I find the talk about becoming excellent at something fascinating. Mostly I feel like my kids just need to have fun at this age and become excellent later. But then I recall reading something about how Americans have sort of a cult-obsession with Average. Like try everything. Be good at everything. And then no one is good at any one thing. Then I start questioning my own philosophy.

Sparkle, your dd1 reminds me of my ds1. He's so not competitive. It's just not his nature. And I'm all... let's compete! It's fun. You'll love it! And it's just me pushing. I think my second son may have that in his personality but I really struggle with just how content my first child is to not compete. But then I remember when I was I high school. My 2 best friends were so competitive for valedictorian that it made my friendship with each of them difficult. Plus, my mom was valedictorian of high school and college and all that pressure just felt like too much. I used the bickering friends' as my excuse to settle for somewhere near the top. Which is just laziness and complacency on my part. But, gosh darn, I was happy. And they didn't seem to ever be happy. Really love your dh's quote. You make me laugh at your description of yourselves.

RR: Ran today for the first time in weeks! I was afraid it would be terrible but it was actually fun. I kicked it and felt so strong. Thankfully I didn't time myself so I can't know just how slow I really was. But seriously, I had a great beautiful run with the dog.

NRR: Writing a ton. Just tons. Entering a memoir piece and a fiction piece in two competitions this week. Gave each of my kids a blank sheet of paper and told them to pick 3. Basically, I wrote Monday at the top and listed 1, 2, & 3. They had to pick 3 main subjects they'd work on for the day and I'd check them later. On the other side, I wrote 3 responsibilities: Music, Assigned Reading & Chores. But I had to write, could not teach but would get with them later. So far, so good. They both chose Math, History & Logic and then I went over their work with them after dinner. Tomorrow, I will do the same but since they didn't do their chores they'll have to double up. Oh well. Everything else went pretty well for an auto-pilot homeschool day for 9 & 12. At least it's a step in the direction of my dream.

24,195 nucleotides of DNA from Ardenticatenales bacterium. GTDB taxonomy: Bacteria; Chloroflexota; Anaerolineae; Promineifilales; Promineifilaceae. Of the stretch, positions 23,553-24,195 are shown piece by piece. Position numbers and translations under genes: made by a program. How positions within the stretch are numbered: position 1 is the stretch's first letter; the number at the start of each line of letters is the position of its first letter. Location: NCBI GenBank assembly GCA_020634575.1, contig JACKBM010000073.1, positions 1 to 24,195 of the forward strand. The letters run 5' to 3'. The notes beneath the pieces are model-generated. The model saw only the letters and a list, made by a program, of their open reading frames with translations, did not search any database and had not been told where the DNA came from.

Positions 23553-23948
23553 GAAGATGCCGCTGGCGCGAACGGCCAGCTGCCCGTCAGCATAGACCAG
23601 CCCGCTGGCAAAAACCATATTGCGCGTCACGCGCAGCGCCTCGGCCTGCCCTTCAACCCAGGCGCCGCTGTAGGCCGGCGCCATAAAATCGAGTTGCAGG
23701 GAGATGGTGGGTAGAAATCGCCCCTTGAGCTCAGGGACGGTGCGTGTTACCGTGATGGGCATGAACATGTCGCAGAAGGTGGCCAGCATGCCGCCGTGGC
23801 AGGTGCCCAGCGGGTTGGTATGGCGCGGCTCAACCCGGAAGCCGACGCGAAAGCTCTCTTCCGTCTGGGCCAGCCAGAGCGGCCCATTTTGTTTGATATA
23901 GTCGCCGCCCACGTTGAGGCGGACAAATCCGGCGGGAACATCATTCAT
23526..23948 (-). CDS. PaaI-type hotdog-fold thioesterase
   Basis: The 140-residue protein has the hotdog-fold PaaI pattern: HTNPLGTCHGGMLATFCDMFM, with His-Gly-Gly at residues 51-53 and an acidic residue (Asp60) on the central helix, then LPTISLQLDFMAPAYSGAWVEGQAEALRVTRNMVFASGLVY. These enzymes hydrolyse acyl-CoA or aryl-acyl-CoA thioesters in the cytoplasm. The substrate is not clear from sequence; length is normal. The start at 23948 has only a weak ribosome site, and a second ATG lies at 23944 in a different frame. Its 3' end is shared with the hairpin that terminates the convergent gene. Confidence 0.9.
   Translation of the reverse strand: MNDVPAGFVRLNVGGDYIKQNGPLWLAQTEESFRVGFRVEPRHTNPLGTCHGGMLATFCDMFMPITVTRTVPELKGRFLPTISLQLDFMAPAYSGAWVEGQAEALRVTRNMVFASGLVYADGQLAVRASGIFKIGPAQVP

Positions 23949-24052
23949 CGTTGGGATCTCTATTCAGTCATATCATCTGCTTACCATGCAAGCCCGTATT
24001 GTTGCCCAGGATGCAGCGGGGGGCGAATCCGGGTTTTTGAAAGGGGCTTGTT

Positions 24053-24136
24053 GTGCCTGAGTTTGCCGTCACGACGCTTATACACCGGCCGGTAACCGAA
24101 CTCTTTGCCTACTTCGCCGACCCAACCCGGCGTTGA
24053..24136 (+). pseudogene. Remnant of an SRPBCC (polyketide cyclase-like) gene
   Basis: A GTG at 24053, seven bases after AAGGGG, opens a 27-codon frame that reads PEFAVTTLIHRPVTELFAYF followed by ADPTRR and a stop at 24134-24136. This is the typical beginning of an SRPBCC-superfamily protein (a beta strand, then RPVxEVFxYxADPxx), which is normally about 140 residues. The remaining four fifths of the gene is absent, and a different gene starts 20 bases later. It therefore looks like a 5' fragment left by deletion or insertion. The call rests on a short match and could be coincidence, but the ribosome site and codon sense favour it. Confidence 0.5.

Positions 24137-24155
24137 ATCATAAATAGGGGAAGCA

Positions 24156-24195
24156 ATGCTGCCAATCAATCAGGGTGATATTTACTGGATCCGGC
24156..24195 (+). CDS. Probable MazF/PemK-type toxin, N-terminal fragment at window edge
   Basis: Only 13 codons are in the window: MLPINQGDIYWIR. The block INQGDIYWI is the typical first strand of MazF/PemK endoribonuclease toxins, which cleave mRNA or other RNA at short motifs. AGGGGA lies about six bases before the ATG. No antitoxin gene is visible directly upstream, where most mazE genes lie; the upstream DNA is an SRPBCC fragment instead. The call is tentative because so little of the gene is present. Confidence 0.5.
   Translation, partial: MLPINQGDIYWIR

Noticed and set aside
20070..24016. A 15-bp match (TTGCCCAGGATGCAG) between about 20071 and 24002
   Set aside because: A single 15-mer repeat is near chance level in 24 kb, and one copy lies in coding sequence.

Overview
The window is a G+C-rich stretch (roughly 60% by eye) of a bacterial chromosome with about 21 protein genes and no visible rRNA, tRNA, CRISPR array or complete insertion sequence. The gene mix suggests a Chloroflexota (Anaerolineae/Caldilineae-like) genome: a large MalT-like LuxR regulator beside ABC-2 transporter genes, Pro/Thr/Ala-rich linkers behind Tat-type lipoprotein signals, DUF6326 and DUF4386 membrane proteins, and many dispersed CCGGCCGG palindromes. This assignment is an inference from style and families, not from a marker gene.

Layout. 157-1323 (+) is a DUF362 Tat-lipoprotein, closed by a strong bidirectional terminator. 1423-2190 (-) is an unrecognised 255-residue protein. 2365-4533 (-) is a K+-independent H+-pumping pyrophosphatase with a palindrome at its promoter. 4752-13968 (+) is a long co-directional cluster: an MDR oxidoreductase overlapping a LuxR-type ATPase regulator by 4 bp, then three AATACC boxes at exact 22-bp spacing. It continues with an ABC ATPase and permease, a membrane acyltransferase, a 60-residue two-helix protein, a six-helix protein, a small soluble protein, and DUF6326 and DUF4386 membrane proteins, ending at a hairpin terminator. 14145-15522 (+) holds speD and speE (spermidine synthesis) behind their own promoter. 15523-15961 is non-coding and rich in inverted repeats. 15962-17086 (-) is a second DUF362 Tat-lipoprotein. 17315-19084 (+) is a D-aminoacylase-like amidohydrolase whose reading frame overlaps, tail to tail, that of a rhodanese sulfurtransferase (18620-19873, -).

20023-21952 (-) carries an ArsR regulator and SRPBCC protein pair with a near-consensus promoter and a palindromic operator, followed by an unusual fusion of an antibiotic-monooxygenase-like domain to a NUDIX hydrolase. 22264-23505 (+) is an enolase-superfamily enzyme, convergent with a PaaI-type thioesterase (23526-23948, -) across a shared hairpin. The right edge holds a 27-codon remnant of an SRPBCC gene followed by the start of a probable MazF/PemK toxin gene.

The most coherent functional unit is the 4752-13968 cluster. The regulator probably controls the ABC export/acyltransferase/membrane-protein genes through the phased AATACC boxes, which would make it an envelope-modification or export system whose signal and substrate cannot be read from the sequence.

Edited by loftmama - 1/28/13 at 9:21pm
post #265 of 338

JayGee, maybe this IS the cosmic butt-kick and your whispered "get outta here" prayers will soon be answered. I hope it can all go down smoothly and without scary pain.


MelW, that Paleo Mom is pretty wow to read. I used to have gallbladder issues back when I was very large and also young. I wonder what my triglycerides were back then when I ate like a fool...Anyway, I am also very wowed that your dd is getting relief with Chinese medicine, and have mentioned it to another mama looking for asthma alternatives.


RM, I would likely respond with a look rather than words at first. I have a very expressive face and use it often with other people's kids, to communicate my displeasure and disapproval without confronting their parents by dealing verbally. hide.gif In my case, the face says it all. One comment over the line, I would shoot a look that says, "Oh, please," and the reaction would likely defuse things pretty fast.


I have the same thoughts about my kids and passions. They seem to have none right now, besides Lego and Minecraft. Dd has a theoretical horseback riding passion, which we can't afford to indulge here, and ds...just no fire, ever. Maybe he'll develop a passion for Zen practice or something. lol.gif I some days feel like we're missing a boat, but I'm self-centered enough to get over it fast enough.